Purpose for using these four methods: To get student into a natural breathing tempo - at all times - not just when they are punching - something that is very difficult to accomplish when students are taught only to breath when performing an "action" move. . . especially when they are tense and stressed. Using the four methods of movement provide an excellent template for "all" types of movement and non-movement.

Shana - hope this gives you that snapshot of my method of teaching Sanchin, active meditation through full out power moves.

I'll post a clip of my Sanseiryu #4 version to give you an idea what I'm talking about. Sanseiryu Clip: http://uechi-ryu.com/gem/gem-ssr-kata.wmv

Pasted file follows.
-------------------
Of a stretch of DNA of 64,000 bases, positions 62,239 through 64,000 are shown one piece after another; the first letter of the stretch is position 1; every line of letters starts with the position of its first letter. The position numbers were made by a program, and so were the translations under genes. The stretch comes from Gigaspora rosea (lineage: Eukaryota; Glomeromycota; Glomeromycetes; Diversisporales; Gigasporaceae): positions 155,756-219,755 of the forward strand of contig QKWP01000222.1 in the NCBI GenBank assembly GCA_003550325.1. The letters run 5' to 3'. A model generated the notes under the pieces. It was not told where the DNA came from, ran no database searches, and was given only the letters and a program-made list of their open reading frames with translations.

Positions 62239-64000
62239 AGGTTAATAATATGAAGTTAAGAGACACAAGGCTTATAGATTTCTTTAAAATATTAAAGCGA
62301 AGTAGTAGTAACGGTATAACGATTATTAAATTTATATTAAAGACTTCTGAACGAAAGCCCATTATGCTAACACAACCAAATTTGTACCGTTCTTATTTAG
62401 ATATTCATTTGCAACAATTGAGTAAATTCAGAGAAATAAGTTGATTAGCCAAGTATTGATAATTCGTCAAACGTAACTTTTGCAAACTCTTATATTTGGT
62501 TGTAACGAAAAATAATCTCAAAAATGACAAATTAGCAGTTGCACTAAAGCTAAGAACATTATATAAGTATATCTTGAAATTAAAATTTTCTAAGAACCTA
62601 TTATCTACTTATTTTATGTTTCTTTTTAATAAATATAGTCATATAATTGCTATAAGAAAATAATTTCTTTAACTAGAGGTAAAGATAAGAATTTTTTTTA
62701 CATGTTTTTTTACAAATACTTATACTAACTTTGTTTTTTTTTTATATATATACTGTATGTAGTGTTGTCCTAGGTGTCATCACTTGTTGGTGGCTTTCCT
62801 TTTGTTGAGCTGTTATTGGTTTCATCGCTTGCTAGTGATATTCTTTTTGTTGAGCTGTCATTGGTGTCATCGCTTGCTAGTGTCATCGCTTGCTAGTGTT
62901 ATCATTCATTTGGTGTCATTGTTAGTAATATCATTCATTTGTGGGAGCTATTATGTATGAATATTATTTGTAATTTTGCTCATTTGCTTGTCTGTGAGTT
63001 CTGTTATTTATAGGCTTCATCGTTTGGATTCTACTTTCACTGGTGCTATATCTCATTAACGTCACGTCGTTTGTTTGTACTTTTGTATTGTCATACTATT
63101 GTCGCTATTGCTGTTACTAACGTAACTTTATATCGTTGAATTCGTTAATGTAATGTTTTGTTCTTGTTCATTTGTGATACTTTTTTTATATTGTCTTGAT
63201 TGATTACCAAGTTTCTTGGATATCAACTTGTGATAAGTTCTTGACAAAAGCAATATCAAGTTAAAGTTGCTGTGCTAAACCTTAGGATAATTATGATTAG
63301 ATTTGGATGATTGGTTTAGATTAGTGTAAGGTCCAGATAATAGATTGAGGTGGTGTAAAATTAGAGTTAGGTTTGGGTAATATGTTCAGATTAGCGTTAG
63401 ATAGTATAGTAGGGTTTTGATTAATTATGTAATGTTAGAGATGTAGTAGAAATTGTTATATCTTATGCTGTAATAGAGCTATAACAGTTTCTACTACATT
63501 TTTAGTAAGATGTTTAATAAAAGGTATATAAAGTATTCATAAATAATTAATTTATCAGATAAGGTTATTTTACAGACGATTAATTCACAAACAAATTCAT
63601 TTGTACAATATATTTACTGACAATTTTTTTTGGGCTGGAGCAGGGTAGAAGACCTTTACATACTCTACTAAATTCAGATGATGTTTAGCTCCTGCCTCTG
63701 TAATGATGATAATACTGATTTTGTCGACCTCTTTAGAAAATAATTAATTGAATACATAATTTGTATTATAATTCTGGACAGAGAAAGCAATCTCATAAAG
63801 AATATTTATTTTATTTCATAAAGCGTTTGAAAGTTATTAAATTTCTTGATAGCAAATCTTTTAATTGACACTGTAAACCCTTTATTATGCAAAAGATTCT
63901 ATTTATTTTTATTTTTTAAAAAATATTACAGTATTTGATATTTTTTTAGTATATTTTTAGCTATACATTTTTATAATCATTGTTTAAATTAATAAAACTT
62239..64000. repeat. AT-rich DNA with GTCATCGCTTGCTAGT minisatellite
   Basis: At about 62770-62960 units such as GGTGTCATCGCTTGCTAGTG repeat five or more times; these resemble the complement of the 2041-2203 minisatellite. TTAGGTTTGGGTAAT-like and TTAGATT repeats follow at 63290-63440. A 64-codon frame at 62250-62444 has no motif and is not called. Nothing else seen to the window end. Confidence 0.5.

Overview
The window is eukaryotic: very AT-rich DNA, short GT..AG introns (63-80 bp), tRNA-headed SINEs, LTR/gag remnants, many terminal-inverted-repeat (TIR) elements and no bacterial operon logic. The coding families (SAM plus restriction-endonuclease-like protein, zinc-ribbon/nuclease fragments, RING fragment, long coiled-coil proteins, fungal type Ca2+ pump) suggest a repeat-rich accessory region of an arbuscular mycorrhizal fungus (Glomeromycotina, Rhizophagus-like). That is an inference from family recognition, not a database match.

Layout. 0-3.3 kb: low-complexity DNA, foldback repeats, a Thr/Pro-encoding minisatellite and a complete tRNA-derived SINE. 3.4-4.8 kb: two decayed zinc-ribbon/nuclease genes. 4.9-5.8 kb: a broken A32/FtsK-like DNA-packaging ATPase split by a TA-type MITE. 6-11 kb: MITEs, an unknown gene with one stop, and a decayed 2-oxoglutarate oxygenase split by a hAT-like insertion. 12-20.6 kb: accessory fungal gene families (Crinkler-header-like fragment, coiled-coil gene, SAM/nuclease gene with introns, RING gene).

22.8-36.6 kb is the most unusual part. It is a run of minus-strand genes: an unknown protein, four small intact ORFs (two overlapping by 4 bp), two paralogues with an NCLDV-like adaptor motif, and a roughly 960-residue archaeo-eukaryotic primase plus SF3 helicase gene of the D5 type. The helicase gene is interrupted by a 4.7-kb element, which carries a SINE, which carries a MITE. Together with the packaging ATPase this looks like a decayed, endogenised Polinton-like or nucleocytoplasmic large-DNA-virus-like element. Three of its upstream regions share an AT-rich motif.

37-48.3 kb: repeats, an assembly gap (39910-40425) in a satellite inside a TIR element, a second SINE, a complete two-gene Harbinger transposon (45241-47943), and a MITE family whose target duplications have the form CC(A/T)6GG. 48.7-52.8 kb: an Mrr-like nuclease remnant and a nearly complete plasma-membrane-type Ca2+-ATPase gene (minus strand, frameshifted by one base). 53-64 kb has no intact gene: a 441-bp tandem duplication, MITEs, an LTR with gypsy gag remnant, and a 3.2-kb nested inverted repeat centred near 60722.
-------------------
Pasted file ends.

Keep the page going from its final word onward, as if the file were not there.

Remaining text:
Last edited by gmattson on Wed Sep 03, 2008 3:50 pm, edited 3 times in total.
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Postby Shana Moore » Wed Sep 03, 2008 3:29 pm

George,
Thank you! This is a great break down and something I will start using in my own personal practice times. Bill also uses some of these drills in class, so great information to have in writing!
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Postby maxwell ainley » Wed Sep 03, 2008 8:02 pm

Gem sensei, I notice your use of dynamic tension in your build up to the next performance level ,could you shed more light on this use of tension within your method ,obviously was this ,or based upon your being taught by Tomoyose Sensei [early years ]or I am totally wrong ? .

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Sorry for the delay Max...

Postby gmattson » Thu Sep 04, 2008 11:24 pm

I've been pretty busy. . .

Tomoyose Sensei, as did all the Okinawan teachers of that era, had a difficult time explaining/teaching the concept of soft breathing while the exterior body remained hard. It took me quite a few years to understand it after I returned to USA. So... to attempt answering your question: